The Future Of 802.11ac
802.11ac promises significant improvements for WLANs. Cisco Systems and Aerohive Networks execs discuss how 11ac will affect corporate networks, and if and when IT should upgrade.
With the 802.11ac standard expected to ratify in 2013, early product releases are heating up. With any new wireless technology comes confusion, so I went to a couple of heavy hitters in the industry to get their take on what we should all know about the coming of 11ac.
Chris Spain currently serves as VP of product marketing at Cisco Systems. Andrew vonNagy is a senior Wi-Fi architect with Aerohive Networks. I use and support gear from both companies. Though Spain and vonNagy come from different places on the WLAN vendor spectrum, both sing similar songs when it comes to 11ac. Each provided a slew of input on my questions, which I have condensed for brevity.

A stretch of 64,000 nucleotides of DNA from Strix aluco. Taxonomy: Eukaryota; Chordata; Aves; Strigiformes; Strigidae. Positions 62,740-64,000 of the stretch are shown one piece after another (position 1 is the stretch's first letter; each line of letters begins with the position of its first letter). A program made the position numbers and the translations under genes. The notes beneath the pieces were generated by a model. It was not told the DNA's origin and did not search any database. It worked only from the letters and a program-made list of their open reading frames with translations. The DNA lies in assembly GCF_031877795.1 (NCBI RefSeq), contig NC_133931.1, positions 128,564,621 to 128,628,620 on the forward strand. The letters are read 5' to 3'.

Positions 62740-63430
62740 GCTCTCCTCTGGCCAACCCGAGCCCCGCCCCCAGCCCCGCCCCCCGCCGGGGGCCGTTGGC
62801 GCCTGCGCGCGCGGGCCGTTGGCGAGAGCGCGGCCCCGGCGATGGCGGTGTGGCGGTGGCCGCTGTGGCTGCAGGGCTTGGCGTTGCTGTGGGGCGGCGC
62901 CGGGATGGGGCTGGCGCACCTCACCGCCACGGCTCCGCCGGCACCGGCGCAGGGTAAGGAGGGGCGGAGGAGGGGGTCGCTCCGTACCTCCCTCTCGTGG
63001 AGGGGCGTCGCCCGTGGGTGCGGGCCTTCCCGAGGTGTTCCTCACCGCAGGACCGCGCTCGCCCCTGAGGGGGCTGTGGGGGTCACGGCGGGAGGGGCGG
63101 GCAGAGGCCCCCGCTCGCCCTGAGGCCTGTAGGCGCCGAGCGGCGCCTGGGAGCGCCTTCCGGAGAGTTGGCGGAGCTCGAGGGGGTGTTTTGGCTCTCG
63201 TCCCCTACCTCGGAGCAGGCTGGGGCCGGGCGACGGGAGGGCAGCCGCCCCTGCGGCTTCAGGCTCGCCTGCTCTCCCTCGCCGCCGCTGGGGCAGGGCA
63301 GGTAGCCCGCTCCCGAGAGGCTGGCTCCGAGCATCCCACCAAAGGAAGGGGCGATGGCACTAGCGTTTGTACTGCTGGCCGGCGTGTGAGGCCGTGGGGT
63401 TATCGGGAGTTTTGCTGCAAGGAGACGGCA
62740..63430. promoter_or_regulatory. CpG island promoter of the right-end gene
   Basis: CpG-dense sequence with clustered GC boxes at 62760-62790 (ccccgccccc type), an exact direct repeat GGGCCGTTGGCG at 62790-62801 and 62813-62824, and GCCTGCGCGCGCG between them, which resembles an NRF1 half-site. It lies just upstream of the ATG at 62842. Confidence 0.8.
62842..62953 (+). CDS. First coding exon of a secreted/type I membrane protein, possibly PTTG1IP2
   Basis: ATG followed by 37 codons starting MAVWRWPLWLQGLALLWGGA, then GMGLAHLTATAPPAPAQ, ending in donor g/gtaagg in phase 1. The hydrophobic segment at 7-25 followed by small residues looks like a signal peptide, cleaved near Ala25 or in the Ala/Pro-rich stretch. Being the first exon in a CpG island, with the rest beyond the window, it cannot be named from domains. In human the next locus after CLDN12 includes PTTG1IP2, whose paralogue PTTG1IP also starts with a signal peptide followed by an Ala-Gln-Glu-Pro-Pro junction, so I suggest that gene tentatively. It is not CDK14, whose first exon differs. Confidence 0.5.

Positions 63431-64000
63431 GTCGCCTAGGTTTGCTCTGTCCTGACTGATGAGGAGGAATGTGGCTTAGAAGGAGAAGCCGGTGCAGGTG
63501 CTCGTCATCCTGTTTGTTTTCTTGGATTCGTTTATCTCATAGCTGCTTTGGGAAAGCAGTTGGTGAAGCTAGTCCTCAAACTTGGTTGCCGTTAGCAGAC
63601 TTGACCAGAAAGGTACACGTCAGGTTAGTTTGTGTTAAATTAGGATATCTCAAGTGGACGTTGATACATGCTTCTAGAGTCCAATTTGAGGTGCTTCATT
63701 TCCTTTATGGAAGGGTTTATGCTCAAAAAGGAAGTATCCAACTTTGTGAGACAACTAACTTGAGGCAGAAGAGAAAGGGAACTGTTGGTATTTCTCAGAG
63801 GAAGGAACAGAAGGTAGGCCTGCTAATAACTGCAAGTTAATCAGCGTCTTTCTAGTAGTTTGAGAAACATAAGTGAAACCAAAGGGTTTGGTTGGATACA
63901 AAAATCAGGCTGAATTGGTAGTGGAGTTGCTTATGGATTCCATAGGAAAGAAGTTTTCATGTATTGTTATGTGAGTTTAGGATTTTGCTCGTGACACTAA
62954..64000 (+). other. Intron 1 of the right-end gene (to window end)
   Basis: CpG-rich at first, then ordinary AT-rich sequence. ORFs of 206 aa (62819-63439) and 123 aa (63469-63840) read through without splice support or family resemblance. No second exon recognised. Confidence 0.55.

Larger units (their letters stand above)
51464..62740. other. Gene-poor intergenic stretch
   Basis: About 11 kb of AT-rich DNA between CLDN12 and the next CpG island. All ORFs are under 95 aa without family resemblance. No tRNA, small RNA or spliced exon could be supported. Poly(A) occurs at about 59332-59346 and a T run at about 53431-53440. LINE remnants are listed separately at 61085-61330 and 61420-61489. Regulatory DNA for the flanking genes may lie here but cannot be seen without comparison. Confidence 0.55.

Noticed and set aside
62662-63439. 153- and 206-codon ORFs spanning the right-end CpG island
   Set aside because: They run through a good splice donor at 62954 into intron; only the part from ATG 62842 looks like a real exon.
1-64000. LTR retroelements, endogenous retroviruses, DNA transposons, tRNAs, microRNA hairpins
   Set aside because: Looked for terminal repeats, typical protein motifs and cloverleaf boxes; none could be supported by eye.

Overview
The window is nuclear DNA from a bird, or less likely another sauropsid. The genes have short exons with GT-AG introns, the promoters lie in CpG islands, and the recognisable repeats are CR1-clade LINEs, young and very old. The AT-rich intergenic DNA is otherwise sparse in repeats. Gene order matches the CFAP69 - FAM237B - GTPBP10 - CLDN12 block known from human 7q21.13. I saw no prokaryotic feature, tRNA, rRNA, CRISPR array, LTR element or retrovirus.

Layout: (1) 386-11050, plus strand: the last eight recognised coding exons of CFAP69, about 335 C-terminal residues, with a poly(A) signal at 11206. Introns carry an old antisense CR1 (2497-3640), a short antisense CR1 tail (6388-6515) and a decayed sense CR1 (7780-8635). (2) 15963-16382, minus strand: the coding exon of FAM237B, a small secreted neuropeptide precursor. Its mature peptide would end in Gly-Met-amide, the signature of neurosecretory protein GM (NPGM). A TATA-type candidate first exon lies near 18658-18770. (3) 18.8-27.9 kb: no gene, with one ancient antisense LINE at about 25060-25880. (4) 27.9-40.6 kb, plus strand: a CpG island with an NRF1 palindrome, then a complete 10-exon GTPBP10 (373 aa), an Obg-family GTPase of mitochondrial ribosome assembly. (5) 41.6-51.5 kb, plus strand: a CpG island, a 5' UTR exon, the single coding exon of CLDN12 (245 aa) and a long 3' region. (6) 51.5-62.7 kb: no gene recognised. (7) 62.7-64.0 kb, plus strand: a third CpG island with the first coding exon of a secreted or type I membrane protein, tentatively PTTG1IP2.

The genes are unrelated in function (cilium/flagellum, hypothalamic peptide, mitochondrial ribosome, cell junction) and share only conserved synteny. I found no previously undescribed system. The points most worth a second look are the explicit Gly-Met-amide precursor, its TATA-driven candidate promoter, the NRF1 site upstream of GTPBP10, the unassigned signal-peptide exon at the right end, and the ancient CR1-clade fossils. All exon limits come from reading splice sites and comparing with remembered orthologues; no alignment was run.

Q. What will 11ac mean on day one, and down the road, to the SMB and enterprise spaces?
Spain: There won't be a lot of 11ac clients in the beginning, and both clients and infrastructure are needed to fully leverage the anticipated benefits of 11ac. The new standard will be evolutionary, with two waves involved. Out of the gate, the increases in performance over 11n will not be tremendously impressive. The second wave -- which will require a hardware refresh -- gets far more interesting.